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Nick Hayns: Public sector unions keep playing the same old tune

AS December slowly draws upon us, you’d be forgiven for feeling a sense of deja vu in the air. The X-Factor again whimpers to its yuletide denouement, with ITV desperately trying to make us care; Coca-Cola adverts begin to remind us that “Holidays are coming”; and, every day, newspapers find new ways to spell out economic collapse. It’s like the movie Groundhog Day but without the witty charm.

However, this week there is set to be another rerun. And one that is going to be far more irritating than a pop star wannabe massacring your favourite Beatles number.

You see, it’s the public sector unions again. You remember them threatening a “Summer of Discontent” only a few months ago? And Dave Prentis of Unison telling his members that “we’re in the fight of our lives... and we must win”? Well they’re back; and they’re set to ruin your, and my, Wednesday. Schools will be shut, operations will be postponed and the country’s borders, if not manned by soldiers, will be manned by no-one at all.

The issue, as before, is public sector pensions reform and an estimated two million or so union members are set to walk out from their posts in opposition to the Government’s proposed changes.

The Government wants public sector workers to contribute more towards their pensions; the unions say this is unfair.

In one respect, it is reasonable to feel some sympathy for such a stance – the unions struck a deal with the previous government on their pensions not long ago and, perhaps understandably, are none too happy having the debate opened up again. However, that deal was little more than a fudge and the responsibility has fallen on this government to find a sustainable path that should have been forged a long time ago.

Currently, public sector pensions are on average worth around 40 per cent of salary for most workers (that figure rises to nearer 70 per cent for police officers), yet the contributions made by both employers and employees into these schemes come nowhere close.

The result is a huge black hole which must be plugged with taxpayers’ cash, the ongoing liabilities for which are passed on to the next generation of taxpayers – our children, and our children’s children, in the vernacular. At well over one trillion pounds, this black hole has grown to become far larger than the official national debt (although, whisper it, true national debt is nearer five trillion), so reform is long overdue.

Much of the Government’s current travails in dealing with this issue are that it doesn’t seem quite to know how to present it to the public. Is this an issue of economic sustainability, or one of fairness?

The Government has thus far sought to present it as the former; and the unions have struck back with economic forecasts from the Hutton Report that show pensions liabilities falling as a proportion of GDP in the future (although you only need to look at any newspaper report on the economy nowadays to see the fallibility of growth forecasts).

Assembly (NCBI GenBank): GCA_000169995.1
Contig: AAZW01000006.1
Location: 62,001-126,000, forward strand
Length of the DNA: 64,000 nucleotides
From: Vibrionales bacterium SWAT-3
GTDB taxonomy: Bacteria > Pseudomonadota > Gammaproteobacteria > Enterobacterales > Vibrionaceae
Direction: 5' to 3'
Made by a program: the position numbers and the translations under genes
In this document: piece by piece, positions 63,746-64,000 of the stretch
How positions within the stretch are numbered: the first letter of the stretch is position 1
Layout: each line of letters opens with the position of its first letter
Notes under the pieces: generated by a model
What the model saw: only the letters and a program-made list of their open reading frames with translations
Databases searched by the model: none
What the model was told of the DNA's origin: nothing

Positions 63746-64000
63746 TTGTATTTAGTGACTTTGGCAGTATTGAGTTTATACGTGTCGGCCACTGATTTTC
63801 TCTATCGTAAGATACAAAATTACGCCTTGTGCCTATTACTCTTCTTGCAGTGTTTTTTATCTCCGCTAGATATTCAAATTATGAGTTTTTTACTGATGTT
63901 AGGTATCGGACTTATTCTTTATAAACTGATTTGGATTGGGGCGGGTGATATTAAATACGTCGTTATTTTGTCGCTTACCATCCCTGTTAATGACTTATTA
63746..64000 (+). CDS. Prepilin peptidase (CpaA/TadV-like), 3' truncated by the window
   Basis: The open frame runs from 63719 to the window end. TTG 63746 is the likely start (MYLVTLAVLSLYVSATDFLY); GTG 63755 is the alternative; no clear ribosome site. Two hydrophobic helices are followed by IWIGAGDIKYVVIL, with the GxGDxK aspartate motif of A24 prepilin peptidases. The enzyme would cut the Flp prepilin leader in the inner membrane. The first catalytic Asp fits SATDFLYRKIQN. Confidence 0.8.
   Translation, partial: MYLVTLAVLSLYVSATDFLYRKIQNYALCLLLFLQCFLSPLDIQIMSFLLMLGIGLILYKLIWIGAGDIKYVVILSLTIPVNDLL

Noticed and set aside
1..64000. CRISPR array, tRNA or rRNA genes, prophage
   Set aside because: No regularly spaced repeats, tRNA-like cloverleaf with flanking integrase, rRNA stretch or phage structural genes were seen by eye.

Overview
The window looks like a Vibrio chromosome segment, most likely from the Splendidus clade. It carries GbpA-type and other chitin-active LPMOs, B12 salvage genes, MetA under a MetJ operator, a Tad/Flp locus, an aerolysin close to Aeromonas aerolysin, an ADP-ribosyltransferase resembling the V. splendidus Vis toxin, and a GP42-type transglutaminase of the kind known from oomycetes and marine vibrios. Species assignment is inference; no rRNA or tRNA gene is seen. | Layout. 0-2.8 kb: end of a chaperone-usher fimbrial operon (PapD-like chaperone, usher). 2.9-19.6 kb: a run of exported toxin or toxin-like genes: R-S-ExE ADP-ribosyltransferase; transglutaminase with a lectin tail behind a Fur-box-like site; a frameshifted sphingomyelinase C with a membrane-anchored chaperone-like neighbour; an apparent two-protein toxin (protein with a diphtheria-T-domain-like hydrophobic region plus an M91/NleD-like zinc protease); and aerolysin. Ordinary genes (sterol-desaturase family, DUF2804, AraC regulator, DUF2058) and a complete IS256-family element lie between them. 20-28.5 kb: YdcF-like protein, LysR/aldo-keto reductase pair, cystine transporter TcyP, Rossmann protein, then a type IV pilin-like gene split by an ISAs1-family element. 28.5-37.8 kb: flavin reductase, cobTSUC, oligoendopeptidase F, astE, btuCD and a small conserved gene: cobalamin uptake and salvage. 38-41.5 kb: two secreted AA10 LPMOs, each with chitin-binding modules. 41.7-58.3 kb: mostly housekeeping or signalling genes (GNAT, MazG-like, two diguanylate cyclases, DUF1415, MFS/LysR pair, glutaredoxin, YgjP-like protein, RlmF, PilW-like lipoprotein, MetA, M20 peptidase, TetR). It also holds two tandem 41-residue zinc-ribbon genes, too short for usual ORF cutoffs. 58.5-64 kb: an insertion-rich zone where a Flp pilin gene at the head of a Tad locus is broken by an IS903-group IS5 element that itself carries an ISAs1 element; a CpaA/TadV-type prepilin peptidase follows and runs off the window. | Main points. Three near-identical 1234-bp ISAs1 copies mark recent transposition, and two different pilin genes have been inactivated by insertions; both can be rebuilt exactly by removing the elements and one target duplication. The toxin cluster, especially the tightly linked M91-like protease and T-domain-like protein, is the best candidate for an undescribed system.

However, the real issue is one of fairness. It’s often said that public sector workers are paid less than their private sector counterparts and so it is their benefits – increased job security, better pensions – which even things out. However, for some time now this has not been true. Office for National Statistics figures find public sector pay averaging roughly £1,200 a year more than in the private sector, and, in the past two years, the pay gap between public sector workers and their private sector equivalents has grown to some 16.5 per cent.

It’s probably worth remembering those statistics when, in the middle of your impromptu “Bring your daughter to work day” on Wednesday, Mark Serwotka, Dave Prentis or Bob Crow appear on your TV screen and ask for sympathy. Another fact worth remembering is that some 25 million people work in the private sector, only five million in the public. The former has learnt to operate in these new financial times – benefits have been curtailed, efficiencies found, budgets cut – but the latter holds on. This must change; reform is long overdue. Yes, the latter group comprises, among others, teachers, nurses, those people we are meant to revere and never criticise; but it does not cover up the fact that they currently enjoy pensions arrangements which are unfair, in truth unsustainable, and for which we (and future generations) must pick up the tab.

The public sector must wake up. Yes, tomorrow will be hugely irritating; but we’ve been here before. We, and the Government, must not bow before this strike action and we must stay the course for fundamental, sustainable and fair reform.

The X-Factor will no doubt rear its tuneless head next year, but let’s finally end the Groundhog Day of public sector pensions.

 

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